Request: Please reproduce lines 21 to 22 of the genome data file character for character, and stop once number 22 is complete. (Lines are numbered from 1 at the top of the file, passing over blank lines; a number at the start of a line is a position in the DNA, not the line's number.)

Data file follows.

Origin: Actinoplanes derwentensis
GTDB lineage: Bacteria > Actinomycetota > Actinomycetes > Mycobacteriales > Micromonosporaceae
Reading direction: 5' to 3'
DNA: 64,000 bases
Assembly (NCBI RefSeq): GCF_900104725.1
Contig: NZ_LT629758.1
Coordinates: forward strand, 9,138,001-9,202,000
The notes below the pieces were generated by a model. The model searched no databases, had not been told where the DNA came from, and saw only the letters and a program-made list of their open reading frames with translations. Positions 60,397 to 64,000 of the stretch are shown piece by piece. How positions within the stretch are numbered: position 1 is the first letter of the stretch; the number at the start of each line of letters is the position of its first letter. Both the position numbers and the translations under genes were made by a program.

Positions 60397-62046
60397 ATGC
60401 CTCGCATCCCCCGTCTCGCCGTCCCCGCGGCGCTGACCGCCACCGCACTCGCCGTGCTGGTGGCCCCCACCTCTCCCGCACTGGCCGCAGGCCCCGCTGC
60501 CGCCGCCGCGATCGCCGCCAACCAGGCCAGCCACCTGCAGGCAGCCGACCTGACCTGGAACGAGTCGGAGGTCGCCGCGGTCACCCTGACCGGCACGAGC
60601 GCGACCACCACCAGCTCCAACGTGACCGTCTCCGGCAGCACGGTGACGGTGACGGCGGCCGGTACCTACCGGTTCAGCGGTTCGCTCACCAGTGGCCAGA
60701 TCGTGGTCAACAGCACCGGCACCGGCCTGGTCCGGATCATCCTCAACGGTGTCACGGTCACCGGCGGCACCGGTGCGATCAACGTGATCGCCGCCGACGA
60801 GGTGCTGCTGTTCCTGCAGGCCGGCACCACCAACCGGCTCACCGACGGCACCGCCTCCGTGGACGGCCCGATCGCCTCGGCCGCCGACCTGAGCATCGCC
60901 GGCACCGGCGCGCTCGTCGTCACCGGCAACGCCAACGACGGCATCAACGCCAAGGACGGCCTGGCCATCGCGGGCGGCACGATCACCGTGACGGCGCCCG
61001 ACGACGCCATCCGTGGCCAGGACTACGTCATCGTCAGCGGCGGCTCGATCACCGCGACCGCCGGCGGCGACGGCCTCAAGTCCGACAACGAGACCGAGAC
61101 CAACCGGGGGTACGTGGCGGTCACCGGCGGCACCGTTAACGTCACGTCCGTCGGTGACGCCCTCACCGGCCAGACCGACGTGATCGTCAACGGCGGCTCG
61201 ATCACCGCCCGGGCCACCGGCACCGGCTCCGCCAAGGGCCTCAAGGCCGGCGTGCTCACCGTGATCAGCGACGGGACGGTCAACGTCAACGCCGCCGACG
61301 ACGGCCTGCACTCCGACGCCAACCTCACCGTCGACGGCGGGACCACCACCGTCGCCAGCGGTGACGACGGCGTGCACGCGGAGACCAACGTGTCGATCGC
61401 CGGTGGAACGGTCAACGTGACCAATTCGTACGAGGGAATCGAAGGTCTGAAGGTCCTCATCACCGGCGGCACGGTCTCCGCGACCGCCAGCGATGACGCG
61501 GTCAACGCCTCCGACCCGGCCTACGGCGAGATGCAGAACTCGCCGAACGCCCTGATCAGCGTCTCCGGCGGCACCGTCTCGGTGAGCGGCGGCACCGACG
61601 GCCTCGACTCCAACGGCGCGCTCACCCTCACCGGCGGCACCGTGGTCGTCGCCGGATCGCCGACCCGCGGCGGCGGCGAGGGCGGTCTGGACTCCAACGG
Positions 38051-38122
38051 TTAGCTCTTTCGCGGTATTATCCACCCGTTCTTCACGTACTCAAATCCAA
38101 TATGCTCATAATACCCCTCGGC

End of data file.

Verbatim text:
61401 CGGTGGAACGGTCAACGTGACCAATTCGTACGAGGGAATCGAAGGTCTGAAGGTCCTCATCACCGGCGGCACGGTCTCCGCGACCGCCAGCGATGACGCG
61501 GTCAACGCCTCCGACCCGGCCTACGGCGAGATGCAGAACTCGCCGAACGCCCTGATCAGCGTCTCCGGCGGCACCGTCTCGGTGAGCGGCGGCACCGACG